Last Catholic hos­pi­tal in NYC closes af­ter 161 years

Modern Healthcare - - Late News -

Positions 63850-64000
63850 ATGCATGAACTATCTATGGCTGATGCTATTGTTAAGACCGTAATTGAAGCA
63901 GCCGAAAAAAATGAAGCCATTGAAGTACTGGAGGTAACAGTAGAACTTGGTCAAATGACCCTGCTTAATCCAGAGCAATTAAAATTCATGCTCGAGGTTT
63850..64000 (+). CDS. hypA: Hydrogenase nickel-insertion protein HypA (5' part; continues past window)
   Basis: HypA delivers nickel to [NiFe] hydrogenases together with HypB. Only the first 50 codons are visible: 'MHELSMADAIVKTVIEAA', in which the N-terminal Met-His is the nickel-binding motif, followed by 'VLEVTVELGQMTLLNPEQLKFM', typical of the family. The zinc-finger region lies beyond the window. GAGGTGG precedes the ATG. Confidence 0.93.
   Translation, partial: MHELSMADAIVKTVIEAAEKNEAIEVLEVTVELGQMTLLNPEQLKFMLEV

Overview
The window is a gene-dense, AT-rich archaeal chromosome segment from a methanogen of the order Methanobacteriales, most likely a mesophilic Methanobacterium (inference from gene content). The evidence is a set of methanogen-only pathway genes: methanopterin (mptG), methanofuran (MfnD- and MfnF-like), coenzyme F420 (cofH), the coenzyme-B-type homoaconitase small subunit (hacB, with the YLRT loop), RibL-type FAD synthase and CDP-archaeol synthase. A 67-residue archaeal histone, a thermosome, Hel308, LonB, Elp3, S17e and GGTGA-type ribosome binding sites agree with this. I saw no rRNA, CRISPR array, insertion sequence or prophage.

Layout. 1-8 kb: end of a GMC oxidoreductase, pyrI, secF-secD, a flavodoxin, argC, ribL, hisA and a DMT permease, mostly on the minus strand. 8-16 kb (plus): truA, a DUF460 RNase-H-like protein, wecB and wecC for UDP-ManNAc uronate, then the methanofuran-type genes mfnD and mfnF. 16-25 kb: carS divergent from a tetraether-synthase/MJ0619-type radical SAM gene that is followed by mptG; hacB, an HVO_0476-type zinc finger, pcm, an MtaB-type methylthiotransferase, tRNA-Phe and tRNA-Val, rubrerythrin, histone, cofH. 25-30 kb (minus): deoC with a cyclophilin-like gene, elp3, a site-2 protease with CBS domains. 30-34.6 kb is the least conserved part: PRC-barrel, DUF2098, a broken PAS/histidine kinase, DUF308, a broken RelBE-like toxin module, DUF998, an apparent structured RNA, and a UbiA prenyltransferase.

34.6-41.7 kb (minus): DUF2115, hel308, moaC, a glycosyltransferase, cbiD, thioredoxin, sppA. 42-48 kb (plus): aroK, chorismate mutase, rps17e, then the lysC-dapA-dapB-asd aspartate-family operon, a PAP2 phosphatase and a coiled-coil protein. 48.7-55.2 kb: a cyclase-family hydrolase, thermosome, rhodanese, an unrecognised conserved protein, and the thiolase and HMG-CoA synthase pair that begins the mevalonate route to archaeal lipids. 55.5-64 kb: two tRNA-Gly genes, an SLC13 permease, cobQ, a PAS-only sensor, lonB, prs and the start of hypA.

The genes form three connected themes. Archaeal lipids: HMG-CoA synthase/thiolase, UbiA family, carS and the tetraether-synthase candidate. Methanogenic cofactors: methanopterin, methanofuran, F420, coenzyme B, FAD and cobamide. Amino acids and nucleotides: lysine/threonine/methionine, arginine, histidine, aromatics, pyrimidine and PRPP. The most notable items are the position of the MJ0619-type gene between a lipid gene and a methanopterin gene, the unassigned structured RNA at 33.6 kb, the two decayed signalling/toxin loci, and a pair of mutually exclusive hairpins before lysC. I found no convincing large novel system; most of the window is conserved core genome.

De­spite sur­viv­ing the Great De­pres­sion and se­vere out­breaks of cholera and AIDS, St. Vin­cent’s Hos­pi­tal in Green­wich Vil­lage per­ma­nently closed its doors af­ter 161 years, shut­ting down the last Catholic hos­pi­tal in New York City. Work­ers and on­look­ers gath­ered out­side the hos­pi­tal to mark clo­sure of a hos­pi­tal that treated scores of vic­tims from the 9/11 ter­ror­ist attacks as the only Level 1 trauma cen­ter on the lower west side of Man­hat­tan. The 511-bed St. Vin­cent’s Hos­pi­tal, founded in 1849 and serv­ing as the flag­ship of St. Vin­cent’s Catholic Med­i­cal Cen­ters of New York, recorded $502 mil­lion in to­tal rev­enue in 2009, but posted a $107 mil­lion net op­er­at­ing loss that year, ac­cord­ing to bank­ruptcy fil­ings. That year about 47% of the hos­pi­tal’s emer­gency room pa­tients were unin­sured or on Med­i­caid.

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